The CIO: A Vanguard for Civil Rights in Southern California, 1940-46
David Oberweiser Jr.
This chapter primarily examines the role of antidiscrimination committees within the Congress of Industrial Organizations' (CIO's) locals and state councils in southern California during World War II. Initially formed to abolish the "Mexican wage" and bring African-American workers into war industries, these committees later responded to challenges outside the workplace, such as the Sleepy Lagoon murder case, the Sinarquista movement, public housing, and discrimination against Asian-Americans.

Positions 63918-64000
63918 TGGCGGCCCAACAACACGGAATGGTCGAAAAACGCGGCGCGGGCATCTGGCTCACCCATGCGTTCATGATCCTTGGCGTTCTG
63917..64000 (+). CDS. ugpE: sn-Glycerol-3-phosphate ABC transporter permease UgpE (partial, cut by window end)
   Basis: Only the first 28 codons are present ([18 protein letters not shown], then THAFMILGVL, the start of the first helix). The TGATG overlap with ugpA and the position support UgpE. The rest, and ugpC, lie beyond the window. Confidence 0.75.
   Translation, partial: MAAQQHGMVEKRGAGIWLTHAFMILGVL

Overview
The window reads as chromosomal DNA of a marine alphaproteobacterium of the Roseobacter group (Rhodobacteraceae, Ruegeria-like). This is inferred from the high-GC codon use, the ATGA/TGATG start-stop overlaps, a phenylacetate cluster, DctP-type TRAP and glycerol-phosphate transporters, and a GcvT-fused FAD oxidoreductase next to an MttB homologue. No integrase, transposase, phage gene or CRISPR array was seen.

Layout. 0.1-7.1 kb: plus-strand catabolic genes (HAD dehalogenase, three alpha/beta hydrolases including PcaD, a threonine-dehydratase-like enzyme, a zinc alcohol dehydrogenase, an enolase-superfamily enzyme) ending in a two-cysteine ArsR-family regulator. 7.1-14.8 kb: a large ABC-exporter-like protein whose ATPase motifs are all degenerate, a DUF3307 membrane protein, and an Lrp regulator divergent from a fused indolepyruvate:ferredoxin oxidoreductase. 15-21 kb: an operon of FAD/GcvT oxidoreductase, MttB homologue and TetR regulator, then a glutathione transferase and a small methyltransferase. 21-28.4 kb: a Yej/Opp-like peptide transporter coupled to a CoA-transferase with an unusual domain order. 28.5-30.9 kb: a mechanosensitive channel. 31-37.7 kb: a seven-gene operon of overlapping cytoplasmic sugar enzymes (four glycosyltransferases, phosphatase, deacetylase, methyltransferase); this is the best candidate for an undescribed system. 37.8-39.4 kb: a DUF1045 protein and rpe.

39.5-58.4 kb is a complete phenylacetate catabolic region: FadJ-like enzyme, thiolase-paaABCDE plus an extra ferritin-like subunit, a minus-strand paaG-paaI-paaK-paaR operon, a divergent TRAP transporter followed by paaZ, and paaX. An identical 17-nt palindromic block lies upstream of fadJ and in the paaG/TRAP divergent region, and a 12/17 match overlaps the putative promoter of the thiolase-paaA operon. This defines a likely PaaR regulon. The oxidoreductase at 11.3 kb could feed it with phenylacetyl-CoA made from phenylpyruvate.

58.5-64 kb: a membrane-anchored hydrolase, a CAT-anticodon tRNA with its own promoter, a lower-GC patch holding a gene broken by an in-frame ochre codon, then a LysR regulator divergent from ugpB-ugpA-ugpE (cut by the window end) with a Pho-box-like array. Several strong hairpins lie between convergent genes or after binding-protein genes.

Although Latinos greatly outnumbered blacks in southern California, the CIO usually focused on the conditions of African-Americans, because its Communist and left-wing leaders believed that unity between black and white workers was the key to union organization. In many CIO organizing drives, such unity had led to victory during the 1930s. At the same time, however, the CIO won considerable prestige in the Hispanic community because of its organizing efforts among this population.
Before the CIO was founded on the West coast, black and Mexican workers were used to break longshore strikes in 1916 and 1919. Soon after, waterfront workers found themselves at the mercy of the company "Blue Book" system, which gave employers complete control of the hiring process. After the 1934 Pacific coast maritime strike, longshore